I am clearly a fan of a healthy bacterial flora in the gut. I have gone on record time and time again about how wanton destruction of the normal flora with antibiotics is one of the worst things you can do for your immune system. But I never considered just how far that extends until now.
There is no longer any doubt that the bacteria in your gut play almost THE pivotal role in what your immune system is doing. The delicate balance between the 400+ species of organisms in your gut and your immune system’s response to these organisms Is of critical importance. This is why autoimmune disorders and allergies may all stem from imbalances in the bacteria in the gut.
From birth, your immune system began to take a look at the organisms that were exposed to your immune system. This interaction happens in multiple places: the sinus membranes, the gums, the back of your throat (pharynx), your stomach and (obviously in women…) the vaginal vault. But nowhere is this interaction as strong as it is in the gut.
If the right blend of bacteria is present along the lining of the gut in infancy, the immune system develops a tolerance for these bacteria. This is a good thing. On the dark side, if the right blend of bacteria is not there, this tolerance never develops, and later in life the immune system learns to attack the bacteria in the gut, leading to tissue destruction and immune imbalances.
Prior to this blog post, I thought that it ended here. Boy was I wrong.
In this issue of Science, two articles turn this limited belief upside down. While the two are mice studies, the implications are likely very relevant to us humans as well. Both are related to the effects of chemotherapy, but I’ll cover each briefly.
In the first study, researchers looked at the effect that commensal bacterial (the bacteria that are supposed to be there and provide a mutually beneficial relationship) had on tumor response to CpG-oligonucleotide immunotherapy and platinum chemotherapy.
When antibiotics were used to destroy the commensal flora, or in mice that were raised in a completely germ-free environment, the mice’s own immune cells (tumor-infiltrating myeloid-derived cells) responded poorly to therapy. This resulted in lowered production of cancer-fighting immune messengers (cytokines like tumor necrosis factor). Even worse, one of the goals of platinum based chemotherapy, to create high levels of oxidative stress within the tumor cells to destroy them, was reduced in this group of bacteria-free mice.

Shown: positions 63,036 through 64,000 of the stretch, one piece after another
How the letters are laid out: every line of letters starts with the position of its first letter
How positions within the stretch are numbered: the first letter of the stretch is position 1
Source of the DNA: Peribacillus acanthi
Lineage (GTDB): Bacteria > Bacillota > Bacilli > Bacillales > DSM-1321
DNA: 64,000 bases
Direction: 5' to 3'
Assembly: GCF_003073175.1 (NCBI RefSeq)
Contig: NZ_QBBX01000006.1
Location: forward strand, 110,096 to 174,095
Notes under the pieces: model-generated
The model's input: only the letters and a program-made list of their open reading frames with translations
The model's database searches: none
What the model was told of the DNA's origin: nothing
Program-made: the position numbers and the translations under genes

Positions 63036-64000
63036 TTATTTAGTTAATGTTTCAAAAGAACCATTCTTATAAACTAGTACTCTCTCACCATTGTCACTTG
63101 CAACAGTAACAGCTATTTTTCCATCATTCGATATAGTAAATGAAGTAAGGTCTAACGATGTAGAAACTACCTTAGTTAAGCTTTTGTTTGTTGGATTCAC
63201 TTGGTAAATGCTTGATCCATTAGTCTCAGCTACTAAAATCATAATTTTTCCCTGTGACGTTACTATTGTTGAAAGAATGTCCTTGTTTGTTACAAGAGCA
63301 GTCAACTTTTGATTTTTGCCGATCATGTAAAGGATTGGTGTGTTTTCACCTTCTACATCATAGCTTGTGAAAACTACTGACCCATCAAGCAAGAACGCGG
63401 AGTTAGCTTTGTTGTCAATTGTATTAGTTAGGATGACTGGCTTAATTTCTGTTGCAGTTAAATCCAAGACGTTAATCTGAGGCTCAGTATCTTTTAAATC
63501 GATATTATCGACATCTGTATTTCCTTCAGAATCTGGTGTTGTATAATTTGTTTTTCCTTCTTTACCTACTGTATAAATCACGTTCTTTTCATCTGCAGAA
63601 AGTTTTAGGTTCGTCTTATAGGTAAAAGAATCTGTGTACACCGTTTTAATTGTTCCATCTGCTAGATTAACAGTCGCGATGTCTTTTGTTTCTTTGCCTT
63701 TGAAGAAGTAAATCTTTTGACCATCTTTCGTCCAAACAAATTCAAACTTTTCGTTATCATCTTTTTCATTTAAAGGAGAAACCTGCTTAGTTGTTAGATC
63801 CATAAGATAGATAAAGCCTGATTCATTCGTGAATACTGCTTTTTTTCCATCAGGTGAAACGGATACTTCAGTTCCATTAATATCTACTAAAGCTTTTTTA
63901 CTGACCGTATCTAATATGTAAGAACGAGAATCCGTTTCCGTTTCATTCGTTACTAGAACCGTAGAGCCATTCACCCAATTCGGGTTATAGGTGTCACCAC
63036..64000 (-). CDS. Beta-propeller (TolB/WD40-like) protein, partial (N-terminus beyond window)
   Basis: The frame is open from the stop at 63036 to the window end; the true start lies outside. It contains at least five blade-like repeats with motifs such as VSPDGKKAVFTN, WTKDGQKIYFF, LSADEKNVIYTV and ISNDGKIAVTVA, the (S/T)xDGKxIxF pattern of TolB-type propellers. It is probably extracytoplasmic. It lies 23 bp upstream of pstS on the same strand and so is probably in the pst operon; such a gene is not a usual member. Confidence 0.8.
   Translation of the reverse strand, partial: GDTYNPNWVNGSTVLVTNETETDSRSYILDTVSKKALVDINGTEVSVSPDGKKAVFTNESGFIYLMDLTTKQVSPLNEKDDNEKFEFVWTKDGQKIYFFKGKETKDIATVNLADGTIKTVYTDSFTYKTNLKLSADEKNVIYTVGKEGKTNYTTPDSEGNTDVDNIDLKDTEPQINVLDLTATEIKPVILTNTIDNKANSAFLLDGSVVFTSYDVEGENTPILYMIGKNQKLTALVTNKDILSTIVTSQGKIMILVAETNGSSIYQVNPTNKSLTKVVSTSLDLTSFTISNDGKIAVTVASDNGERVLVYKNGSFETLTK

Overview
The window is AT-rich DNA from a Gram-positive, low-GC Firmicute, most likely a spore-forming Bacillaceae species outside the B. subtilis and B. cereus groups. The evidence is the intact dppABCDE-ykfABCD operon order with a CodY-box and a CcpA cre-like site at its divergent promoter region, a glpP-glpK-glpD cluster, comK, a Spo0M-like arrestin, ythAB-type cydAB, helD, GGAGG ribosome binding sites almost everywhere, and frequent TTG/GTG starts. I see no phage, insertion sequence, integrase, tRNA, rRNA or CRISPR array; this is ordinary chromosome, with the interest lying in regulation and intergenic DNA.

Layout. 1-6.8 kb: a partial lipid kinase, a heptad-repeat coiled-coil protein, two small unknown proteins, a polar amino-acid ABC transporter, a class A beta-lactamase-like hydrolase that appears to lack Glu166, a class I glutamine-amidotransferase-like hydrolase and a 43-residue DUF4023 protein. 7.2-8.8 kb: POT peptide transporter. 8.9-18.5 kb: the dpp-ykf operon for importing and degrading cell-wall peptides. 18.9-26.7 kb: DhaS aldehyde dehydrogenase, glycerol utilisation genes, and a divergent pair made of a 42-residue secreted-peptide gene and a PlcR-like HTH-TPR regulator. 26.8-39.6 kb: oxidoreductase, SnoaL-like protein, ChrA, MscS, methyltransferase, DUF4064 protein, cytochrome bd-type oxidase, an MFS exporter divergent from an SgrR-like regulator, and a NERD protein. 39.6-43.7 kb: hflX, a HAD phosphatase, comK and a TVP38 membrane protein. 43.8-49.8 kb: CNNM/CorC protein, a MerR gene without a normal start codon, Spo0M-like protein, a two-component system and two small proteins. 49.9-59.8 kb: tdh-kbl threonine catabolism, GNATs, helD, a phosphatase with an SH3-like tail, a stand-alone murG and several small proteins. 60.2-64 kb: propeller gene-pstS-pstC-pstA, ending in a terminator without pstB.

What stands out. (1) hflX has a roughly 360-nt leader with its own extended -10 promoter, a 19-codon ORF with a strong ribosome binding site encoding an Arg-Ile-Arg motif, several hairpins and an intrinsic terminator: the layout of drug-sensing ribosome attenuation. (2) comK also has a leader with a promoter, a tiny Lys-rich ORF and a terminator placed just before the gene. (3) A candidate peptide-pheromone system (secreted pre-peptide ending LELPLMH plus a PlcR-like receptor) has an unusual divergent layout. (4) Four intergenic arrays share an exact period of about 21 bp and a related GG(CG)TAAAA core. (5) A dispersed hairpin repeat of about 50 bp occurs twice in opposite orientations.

In the second study, researchers looked at the interactions of cyclophosphamide (one of several important cancer drugs that works largely by stimulating the antitumor immune response of the body) with the commensal bacteria in the gut.
First, it was determined that cyclophosphamide had an effect on the bacteria in the gut, allowing for the movement of Gram-positive gut bacteria into the circulation, allowing them to reach secondary lymphoid organs like the spleen and lymph nodes. Once there, these bacteria create an immune response, leading to the production of immune cells that fight the tumor (T helper 17 and memory TH1 cells).
When researchers destroyed the bacteria or, once again used mice raised in a sterile environment, there was a reduction in the immune response and the chemotherapy did not work.
I cannot even begin to grasp the implications of what this means for cancer treatment. Sadly, many patients undergoing chemotherapy are steered away from probiotic supplementation for fear of the bacteria creating an infection that could run out of control. Based on this research, this fear may be shutting down cancer treatment success.
The first research article on probiotics came out in 1908, 106 years ago as of the writing of this article. STILL, after all this time mainstream medicine does not understand the power of probiotics on human health and disease even in its most basic constructs. Understanding and actively using the role of the bacterial flora in the gut in cancer treatment will likely not happen in our lifetimes with any degree of regularity.
Truly, truly sad for the cancer patient.